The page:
When using the nursing process, the nurse needs to decide which pieces of information offered by the patient are critical and, after analysis, work with the patient to develop mutually agreed upon care goals. The nurse needs to make decisions based on sound clinical judgments, as gathered from a wide variety of sources, as well as the nurse's own observations. The nurse also needs to incorporate a reflective component to decision-making. The reflective component is a review of those judgments and a validation of their appropriateness.

• When thinking like a nurse, the nurse regards the patient as a whole person and bases care, treatment and recovery goals upon that point of view. Data-gathering from the whole-person point of view requires a synthesis of judgment to prioritize goals. The whole-person approach includes those elements of culture as well as institutional goals.7

• When thinking like a nurse, the nurse listens with empathy; that is, listens compassionately. During the patient assessment, the nurse listens, makes observations and sets priorities based on the patient's worldview. Empathetic listening helps nurses determine priorities for patient care in collaboration with the patient to achieve desired patient goals.7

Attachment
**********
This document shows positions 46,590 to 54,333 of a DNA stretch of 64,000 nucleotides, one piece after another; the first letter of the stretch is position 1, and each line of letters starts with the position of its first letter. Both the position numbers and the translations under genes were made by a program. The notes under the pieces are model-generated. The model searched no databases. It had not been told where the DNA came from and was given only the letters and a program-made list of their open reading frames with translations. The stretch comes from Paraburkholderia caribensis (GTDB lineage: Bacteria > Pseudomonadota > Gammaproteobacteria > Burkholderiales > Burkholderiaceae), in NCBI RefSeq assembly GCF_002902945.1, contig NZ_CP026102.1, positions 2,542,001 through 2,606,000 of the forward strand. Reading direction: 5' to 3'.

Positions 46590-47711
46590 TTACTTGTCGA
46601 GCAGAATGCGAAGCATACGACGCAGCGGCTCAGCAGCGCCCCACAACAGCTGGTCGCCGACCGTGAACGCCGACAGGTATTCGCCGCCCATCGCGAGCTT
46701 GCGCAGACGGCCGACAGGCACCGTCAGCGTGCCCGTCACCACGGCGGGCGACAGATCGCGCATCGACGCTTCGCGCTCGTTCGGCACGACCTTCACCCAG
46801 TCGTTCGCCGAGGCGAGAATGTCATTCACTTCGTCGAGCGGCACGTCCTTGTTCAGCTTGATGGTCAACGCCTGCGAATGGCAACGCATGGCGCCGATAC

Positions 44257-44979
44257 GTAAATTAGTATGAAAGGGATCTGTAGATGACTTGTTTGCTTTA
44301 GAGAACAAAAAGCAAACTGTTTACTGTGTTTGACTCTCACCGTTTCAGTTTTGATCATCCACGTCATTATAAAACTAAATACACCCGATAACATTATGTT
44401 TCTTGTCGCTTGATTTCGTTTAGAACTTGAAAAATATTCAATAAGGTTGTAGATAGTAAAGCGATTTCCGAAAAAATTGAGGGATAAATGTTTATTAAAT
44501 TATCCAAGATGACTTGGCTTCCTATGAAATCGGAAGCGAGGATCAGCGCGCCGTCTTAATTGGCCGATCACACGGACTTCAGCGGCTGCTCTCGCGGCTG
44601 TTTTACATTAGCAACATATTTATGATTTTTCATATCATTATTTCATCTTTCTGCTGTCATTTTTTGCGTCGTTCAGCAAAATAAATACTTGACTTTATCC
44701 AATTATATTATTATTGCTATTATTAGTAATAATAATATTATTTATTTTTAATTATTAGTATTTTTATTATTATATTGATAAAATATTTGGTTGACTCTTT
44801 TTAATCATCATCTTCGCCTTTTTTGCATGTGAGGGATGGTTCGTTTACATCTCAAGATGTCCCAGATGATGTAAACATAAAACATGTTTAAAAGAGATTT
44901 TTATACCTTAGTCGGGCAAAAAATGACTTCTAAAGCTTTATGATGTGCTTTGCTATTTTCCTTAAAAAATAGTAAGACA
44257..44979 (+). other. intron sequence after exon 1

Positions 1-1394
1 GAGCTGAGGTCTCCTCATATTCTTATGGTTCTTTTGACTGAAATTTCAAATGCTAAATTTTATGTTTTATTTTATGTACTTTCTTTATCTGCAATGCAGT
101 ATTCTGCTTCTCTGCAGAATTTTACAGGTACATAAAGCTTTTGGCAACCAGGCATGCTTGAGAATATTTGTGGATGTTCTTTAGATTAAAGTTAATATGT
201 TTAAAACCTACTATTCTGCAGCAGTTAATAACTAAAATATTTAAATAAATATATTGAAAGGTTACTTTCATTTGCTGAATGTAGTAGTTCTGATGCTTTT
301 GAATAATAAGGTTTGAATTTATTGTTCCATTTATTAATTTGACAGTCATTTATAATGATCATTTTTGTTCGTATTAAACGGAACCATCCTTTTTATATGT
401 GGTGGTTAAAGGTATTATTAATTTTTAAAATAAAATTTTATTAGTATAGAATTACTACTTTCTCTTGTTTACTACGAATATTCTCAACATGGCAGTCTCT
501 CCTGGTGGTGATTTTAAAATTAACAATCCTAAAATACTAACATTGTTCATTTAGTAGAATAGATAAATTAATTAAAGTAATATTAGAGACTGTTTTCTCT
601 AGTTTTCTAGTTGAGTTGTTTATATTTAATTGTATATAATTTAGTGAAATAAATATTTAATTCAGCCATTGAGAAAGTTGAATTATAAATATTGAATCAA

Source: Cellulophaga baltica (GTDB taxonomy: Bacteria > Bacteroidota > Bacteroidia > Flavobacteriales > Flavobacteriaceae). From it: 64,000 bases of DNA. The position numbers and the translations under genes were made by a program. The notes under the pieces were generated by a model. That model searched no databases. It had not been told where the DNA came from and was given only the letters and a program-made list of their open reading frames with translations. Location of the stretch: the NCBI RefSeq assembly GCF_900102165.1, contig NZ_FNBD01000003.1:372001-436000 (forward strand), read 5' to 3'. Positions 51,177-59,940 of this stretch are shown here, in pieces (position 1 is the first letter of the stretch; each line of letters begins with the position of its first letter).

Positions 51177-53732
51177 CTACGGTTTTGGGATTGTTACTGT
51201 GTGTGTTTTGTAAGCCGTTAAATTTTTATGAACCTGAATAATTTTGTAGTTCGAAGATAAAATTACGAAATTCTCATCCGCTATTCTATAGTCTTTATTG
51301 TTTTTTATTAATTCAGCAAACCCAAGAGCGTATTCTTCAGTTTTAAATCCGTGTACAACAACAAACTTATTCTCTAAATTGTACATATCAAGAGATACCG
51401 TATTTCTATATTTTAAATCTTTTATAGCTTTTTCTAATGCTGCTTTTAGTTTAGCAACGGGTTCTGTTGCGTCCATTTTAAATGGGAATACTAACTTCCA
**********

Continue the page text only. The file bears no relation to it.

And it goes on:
• When thinking like a nurse, the nurse synthesizes all information about the patient in order to delegate duties and responsibilities to provide for safe and appropriate care of the patient.9

Nursing Diagnoses

Margaret Lunney writes critical thinking is closely tied to a nurse's diagnostic accuracy. She writes the development of critical thinking abilities for diagnostic accuracy is important because "the clinical situations that nurses interpret are complex and diverse, making achievement of accuracy of nurses' diagnoses a challenging task."10

She lists 10 strategies for developing critical thinking skills when applying the nursing process and nursing diagnosis. These strategies encourage nurses to: